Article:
Friday, September 30, 2011

"I Can No Other Answer Make"

Today I taught my last Friday Nia class at the YMCA. I've been teaching this particular class for eight years. Eight years! But I didn't have the numbers anymore, and it didn't make good business sense for them to keep it going. I get that. When I was younger, I got a bit more freaked out about things ending. Now, I just try to be impressed that whatever it is lasted as long as it did. Because eight years is a pretty long time to do anything.

I only had two students. I've known both of them for many years, since I started doing Nia, so it was fitting that they should be there. They're very good followers, and dance with a lot of joy, so they made it fun for me, too. I really put my all into each cue and movement, since it might be a while before I do it again.

And I danced with awareness today, since only hours earlier I got the news I've been waiting on for nearly a month. Well, it wasn't quite the news I'd been looking for then--back then I just wanted a cure for my intermittently throbbing belly. I asked about this throbbing at my annual exam, and my doctor said he'd send me for some tests because he "wanted to make me happy." Well, of course. Doesn't everybody?

The next day I had some blood drawn. Over a week went by and I didn't hear anything about the exam or the blood. But he also sent me for an abdominal ultrasound, to check out that belly pain, and I had to wait a few days for that appointment.

I was pretty nervous about that one. I mean, it was at the hospital, but even more alarming, they said "Ninety minutes before, we need you to drink 32 oz. of water." Wait. What? I said I could never do that in a million years. Eight ounces, maybe. And, like, 10 minutes before. They said I had to do it anyway.

I did my best. I guzzled in the car, in the waiting room. The tech was a sweetheart. I was on the table a long time (she did let me run and pee after the first five minutes) but there was no discomfort. The gel on my skin was hot. I hadn't expected that, after seeing it in movies. It seemed like she was taking pictures for an hour. That's because she was. When I got home, I cried a little. At the time, I thought it was from relief that it was over, but now I realize it was dread of what was to come. Because I knew something was to come.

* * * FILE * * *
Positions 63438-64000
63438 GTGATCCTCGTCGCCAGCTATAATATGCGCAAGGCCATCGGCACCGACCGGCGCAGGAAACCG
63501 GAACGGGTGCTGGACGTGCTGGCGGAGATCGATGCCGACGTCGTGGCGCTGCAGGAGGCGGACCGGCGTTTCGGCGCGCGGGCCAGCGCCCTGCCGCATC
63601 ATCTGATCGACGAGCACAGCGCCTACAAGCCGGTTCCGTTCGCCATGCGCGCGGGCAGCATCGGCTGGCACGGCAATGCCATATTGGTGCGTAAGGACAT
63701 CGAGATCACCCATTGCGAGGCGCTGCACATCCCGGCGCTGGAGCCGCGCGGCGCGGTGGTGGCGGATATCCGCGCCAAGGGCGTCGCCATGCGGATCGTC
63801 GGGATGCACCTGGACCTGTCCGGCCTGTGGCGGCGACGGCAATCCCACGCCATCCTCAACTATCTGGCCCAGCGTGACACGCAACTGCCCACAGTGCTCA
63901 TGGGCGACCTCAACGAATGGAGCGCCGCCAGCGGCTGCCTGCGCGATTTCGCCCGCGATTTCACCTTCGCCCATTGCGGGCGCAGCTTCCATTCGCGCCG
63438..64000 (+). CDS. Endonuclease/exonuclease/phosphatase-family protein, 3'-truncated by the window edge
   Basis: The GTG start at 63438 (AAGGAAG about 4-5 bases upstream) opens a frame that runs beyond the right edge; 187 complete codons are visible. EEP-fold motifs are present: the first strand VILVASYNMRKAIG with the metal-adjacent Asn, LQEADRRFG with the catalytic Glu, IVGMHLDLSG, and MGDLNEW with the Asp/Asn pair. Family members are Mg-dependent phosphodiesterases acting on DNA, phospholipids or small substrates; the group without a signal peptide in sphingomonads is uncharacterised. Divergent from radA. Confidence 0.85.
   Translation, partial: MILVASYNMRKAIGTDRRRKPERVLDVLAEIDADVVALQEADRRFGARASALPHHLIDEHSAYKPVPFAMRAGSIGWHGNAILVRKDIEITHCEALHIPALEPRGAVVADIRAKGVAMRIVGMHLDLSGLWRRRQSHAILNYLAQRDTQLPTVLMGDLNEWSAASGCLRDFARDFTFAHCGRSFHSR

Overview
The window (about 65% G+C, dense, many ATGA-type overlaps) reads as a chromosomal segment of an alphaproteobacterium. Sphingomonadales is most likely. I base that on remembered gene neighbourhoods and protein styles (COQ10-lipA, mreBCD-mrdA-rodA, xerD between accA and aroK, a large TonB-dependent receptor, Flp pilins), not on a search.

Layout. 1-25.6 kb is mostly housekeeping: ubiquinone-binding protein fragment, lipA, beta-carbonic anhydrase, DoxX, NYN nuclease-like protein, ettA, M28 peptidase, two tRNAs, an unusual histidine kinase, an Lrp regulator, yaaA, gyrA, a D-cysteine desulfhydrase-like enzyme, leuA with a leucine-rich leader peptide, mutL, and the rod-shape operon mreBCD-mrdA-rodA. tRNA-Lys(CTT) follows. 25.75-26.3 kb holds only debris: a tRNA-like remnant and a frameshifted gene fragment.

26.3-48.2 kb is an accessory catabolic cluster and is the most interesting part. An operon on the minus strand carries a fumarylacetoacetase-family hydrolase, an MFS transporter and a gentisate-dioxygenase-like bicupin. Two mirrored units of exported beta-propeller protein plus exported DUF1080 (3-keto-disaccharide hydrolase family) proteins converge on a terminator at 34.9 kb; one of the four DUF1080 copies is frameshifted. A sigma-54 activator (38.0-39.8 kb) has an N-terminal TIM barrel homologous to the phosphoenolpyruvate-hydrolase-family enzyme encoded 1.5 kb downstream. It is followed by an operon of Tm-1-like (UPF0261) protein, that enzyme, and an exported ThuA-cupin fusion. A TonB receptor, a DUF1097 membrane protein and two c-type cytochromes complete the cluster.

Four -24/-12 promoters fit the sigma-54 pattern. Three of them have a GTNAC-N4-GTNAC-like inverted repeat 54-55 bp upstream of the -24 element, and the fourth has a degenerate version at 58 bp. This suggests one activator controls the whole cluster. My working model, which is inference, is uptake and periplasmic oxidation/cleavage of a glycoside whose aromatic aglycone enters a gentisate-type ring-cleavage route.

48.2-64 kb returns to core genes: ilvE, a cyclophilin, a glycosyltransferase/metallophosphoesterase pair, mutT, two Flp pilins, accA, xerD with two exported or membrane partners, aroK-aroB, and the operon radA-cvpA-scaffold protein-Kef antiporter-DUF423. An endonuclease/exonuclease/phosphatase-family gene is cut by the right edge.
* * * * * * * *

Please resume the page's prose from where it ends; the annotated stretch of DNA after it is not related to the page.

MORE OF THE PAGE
Two days later I was pulling into the parking lot at the mall when I saw my doctor's number light up my phone. I called from the dark parking garage. The woman on the phone was cold and clinical; she said three sentences: "You have a complex ovarian cyst. It's protocol to have an OVA-1 in these cases. Which lab would you like?"

I couldn't even hear her after that. I got off the phone but I don't remember how. All I heard ringing in my ears was "complex" and "OVA-1." I didn't know what either meant but neither sounded any good. I called David. He Googled OVA-1. That was not good, either. It's a cancer test. I freaked. I mean, I FREAKED. Hyperventilating, sobbing, panic attack, in the parking lot. This was it. This was how I was going to go.

I asked David to come home. He did, immediately. He met me in the park and hugged me while I talked to my Dad on the phone. (If you don't know, my dad is an OB/Gyn.) My Dad was awesome, as always, in these situations. He's not warm and fuzzy, but his combination of pragmatism, experience and vast knowledge go a long way towards calming a girl down. He assured me that the bloodwork would put all my fears to rest. I talked to my doctor. It was actually TWO cysts, one on each side. Smallish, both of them, but not tiny. David picked up Jarrah while I drove myself to yet another hospital building for the blood draw. I didn't have to wait; there was no one else there. The tech said "How are you?" and I opened my mouth to say "Fine," I really did. Instead, I sobbed my head off while she held me. That's right, I was hugged by a phlebotomist. I doubt many people can say the same.

I went home. I was numb. I stayed that way--at least during business hours--for the next two days. Friday after 5:00 I relaxed a little, since nothing horrible could happen to me if the doctor's office was closed. Meanwhile, I was relying on my own version of Mother's Little Helper to sleep at night. Thank goodness for that. Because you know what? Life goes marching on. There's still laundry, and dishes, making lunches, reading stories, calling plumbers.